Some of these rituals are cultural determined. One would be the placing of washed dishes in a special ritual container called a "dishwasher." It does not actually wash dishes, at least none of the ones I have seen do. You have to rinse the dish, remove all the particles or stuck on bits of food, wash off the grease, and then the "dishwasher" will perform a water based ritual, after which you "unload" it. The process is not any quicker or more convenient than washing the dishes "by hand," which is the ritual phrase for not using a dishwasher, which of course equally requires hands on.
Then there is urinating in the bathroom or rest room, formerly called the WC or water closet, signifying "toilet" in ritual terms, as actual references to urinating or defecating are taboo. The room in question is of course not for resting or bathing in this context. And I no one even knows what a water closet would be.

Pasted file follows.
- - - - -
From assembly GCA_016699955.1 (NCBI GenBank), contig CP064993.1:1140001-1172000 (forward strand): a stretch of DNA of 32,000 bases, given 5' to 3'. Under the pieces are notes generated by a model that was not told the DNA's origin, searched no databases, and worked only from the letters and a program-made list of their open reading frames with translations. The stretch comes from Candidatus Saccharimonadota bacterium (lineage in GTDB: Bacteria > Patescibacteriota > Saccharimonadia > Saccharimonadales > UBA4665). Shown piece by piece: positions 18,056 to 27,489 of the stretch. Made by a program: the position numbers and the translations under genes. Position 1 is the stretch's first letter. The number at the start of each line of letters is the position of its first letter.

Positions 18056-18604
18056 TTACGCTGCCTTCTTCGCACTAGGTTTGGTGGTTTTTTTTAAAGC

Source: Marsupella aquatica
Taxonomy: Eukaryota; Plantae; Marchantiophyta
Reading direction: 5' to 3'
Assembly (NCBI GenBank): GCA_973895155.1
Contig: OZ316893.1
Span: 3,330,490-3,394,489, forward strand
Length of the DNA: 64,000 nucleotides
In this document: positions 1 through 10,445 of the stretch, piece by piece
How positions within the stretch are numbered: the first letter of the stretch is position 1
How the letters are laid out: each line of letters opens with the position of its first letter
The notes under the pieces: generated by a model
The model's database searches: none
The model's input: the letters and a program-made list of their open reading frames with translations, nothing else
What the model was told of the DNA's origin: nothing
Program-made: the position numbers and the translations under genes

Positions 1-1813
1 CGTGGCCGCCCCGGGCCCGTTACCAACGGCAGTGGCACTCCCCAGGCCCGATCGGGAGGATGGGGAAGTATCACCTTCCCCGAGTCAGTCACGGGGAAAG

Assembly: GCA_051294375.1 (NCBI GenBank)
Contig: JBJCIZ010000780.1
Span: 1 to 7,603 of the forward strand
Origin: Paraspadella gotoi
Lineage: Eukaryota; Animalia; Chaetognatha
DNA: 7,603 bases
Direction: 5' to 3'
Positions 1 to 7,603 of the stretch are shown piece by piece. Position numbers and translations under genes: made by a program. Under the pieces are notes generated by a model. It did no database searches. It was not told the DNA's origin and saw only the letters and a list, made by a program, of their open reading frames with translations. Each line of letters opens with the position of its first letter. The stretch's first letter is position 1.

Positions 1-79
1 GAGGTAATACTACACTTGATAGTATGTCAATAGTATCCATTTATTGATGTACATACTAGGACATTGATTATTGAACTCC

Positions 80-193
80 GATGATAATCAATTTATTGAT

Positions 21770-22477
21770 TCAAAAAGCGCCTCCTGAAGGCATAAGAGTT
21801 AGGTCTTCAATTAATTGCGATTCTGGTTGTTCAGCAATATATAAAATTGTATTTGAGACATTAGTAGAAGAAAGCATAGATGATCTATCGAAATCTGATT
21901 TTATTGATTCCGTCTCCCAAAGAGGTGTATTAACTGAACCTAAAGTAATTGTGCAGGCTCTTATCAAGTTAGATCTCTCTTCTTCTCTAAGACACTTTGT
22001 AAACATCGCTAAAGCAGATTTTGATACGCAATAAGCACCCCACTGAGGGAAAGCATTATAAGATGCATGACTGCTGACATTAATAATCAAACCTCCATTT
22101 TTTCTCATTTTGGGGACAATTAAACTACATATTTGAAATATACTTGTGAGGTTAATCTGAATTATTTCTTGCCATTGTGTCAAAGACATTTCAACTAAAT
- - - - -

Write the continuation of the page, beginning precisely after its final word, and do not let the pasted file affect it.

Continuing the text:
After urinating, the ritual is completed by washing your hands, formerly known as an ablution, a term of art for ritual washing. I'm not speaking here of defecating, as there are sound hygienic reasons for washing our hands after that exercise. Urine however is sterile. Unless you have a UTI, urinary tract infection. (You would know if you had a UTI.) Further, the bathroom itself is probably the cleanest room in your house, with surfaces deliberately designed for antiseptization. And if you bathed in the morning before putting on clean clothes, as most do, the organ in question may be he cleanest part of your body. It would make more sense to wash our hands before touching it. Not mush more sense though. So, in short, the exercise is a ritual. That is to say, an activity which has a symbolic meaning but no actual practical function.